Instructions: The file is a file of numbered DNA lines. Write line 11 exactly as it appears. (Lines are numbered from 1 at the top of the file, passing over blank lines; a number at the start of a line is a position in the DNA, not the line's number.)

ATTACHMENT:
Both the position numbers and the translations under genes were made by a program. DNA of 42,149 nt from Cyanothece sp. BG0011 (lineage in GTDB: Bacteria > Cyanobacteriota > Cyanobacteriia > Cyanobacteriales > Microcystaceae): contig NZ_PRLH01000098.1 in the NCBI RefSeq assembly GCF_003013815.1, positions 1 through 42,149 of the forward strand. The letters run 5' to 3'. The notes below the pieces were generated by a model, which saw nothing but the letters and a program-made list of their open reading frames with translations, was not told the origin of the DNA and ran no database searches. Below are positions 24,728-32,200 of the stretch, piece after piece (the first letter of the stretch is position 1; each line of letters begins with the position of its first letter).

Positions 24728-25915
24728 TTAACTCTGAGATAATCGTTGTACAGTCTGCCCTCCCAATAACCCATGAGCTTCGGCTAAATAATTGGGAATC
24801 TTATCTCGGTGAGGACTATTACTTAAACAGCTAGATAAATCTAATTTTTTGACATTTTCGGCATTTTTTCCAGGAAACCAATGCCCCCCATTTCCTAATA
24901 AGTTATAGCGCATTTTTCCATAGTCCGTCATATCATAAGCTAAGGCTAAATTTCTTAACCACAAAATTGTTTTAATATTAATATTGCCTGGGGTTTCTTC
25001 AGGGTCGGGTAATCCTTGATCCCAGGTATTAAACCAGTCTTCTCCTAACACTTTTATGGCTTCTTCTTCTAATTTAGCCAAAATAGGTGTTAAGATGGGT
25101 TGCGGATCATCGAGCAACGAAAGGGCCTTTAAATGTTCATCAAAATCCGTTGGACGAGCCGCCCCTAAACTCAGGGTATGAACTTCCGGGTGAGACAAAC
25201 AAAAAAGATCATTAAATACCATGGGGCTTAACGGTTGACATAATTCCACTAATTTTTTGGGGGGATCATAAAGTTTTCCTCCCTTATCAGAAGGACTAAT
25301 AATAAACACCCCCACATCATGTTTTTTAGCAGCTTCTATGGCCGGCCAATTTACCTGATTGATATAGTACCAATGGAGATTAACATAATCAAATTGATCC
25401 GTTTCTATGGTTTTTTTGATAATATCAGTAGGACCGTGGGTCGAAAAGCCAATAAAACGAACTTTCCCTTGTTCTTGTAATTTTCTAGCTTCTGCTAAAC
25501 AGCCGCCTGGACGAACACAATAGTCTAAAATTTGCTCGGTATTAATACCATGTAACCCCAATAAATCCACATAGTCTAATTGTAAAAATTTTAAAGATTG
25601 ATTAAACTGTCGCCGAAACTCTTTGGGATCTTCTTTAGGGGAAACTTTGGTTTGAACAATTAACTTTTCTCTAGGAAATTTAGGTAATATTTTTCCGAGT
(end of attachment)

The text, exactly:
25501 AGCCGCCTGGACGAACACAATAGTCTAAAATTTGCTCGGTATTAATACCATGTAACCCCAATAAATCCACATAGTCTAATTGTAAAAATTTTAAAGATTG